Story originally featured UO College of Design
Thursday, June 22, 2017
The University of Oregon’s Sustainable City Year Program’s (SCYP) Redmond partnership has been recognized with a UO 2017 Sustainability Award in the Town and Gown category. The award is presented to campus individuals or groups for projects that promote, educate, or enhance a more sustainable community.
The projects completed in Redmond by UO students and faculty mentors “invigorated, enhanced, and moved this Central Oregon city closer to its sustainability goals,” the nomination for the program stated. “Community outreach, impact, creativity, and partnership all worked in harmony to achieve these goals.”
Above: From left, City of Redmond Mayor George Endicott, Megan Banks, and Redmond City Manager Keith Witcosky celebrate their 2017 Town and Gown UO Sustainability Award.
The SCYP is part of the Department of Planning, Public Policy and Management (PPPM).
Over the 2015-16 academic year, 22 classes in the SCYP directed their energy into Redmond, with each class working with city staff, elected officials, community stakeholders, and nonprofit partners serving as local and technical resources for students.
“When you get a fresh perspective, you get things you never would have thought of,” Heather Richards, Redmond community development director, said of working with the students.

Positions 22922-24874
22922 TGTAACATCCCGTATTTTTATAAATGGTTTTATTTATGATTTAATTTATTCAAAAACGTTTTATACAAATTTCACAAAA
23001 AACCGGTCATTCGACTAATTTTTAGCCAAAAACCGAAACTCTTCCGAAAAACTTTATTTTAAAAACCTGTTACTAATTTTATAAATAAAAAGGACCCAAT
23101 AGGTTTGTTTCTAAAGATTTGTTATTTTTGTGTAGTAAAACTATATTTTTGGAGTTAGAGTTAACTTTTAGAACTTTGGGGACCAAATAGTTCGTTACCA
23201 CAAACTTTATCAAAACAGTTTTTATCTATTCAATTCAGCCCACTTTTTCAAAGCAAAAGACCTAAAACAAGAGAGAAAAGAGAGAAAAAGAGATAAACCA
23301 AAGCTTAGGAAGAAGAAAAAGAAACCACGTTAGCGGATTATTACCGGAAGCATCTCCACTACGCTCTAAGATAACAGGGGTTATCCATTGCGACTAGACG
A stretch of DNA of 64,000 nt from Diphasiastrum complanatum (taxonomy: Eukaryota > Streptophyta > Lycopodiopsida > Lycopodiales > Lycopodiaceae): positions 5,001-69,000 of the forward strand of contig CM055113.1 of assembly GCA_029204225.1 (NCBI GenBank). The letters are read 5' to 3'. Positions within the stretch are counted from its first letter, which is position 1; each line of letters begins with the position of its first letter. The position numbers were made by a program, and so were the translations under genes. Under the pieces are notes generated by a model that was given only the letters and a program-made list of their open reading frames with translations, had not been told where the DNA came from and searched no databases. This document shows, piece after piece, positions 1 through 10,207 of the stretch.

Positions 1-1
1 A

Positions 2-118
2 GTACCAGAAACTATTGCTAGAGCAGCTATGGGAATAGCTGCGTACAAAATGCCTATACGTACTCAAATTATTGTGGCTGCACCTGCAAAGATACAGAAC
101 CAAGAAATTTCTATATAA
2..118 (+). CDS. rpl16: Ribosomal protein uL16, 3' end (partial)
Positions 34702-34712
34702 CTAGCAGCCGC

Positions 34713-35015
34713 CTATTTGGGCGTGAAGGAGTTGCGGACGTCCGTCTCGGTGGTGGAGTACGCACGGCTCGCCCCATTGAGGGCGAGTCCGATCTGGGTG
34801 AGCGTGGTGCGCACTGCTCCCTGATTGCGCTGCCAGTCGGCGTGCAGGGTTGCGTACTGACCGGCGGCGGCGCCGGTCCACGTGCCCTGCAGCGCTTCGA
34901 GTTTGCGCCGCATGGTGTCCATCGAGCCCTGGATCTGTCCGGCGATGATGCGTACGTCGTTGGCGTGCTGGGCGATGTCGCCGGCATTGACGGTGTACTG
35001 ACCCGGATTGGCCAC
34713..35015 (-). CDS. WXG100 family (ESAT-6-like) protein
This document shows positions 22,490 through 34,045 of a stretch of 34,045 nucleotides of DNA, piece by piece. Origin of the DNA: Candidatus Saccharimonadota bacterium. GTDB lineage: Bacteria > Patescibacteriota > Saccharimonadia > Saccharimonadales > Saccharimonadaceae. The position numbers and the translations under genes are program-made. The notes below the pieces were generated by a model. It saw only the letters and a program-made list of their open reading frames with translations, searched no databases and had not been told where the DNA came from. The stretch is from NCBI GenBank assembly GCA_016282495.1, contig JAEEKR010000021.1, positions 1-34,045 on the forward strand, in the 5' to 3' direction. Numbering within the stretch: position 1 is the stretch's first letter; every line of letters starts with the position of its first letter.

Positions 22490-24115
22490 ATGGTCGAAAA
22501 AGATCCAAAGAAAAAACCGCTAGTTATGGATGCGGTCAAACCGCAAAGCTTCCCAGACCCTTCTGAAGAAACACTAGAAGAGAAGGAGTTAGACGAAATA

The SCYP’s innovation stems in part from its multidisciplinary perspective. Students from architecture, business, geography, landscape architecture, nonprofit consultancy, planning, and public administration all visited the city and worked throughout the academic year with community and city contacts.
The interactions brought Redmond stakeholders sharing how local government worked together with students who brought energy and new ideas.
Students also gained experience with a lesser-known but vital aspect of sustainable planning and design: social justice.
“Part of sustainability is the equity component,” noted PPPM Associate Professor Gerardo Sandoval. He framed “the three E’s”—economy, environment and equity—as overlapping circles and “when you work in the middle space, touching all three things, that’s sustainability.”
Dianna Montzka, who graduated in 2016 from UO with a bachelor’s in architecture, noted the many benefits of the SCYP program.
"Working with multiple people from different backgrounds takes clear communication, leadership, and teamwork skills to be successful,” she said. “Being a part of something as simple as bike infrastructure can make a huge difference in how people think about the environment and climate change. As part of the SCYP program, I was able to have impact while still in school."
Cities that partner with the SCYP benefit in multiple ways as well. Redmond is incorporating much of the students’ work into the city’s sustainable future, Richards said. Ideas and recommendations from each project were synthesized into reports ensuring that the students’ work will remain accessible to the community long after the courses ended.
“It’s a leap of faith for the city to take those projects that would have been outsourced and put them into this program,” Richards said, adding that the benefits far outweigh the costs.
The SCYP program continues to be sought out by communities in Oregon and serve as a model for town-gown communities across the country. In 2016-17, the program partnered with the City of Albany and in 2017-18 will partner with TriMet in the Portland metro area.
Story by A&AA Communications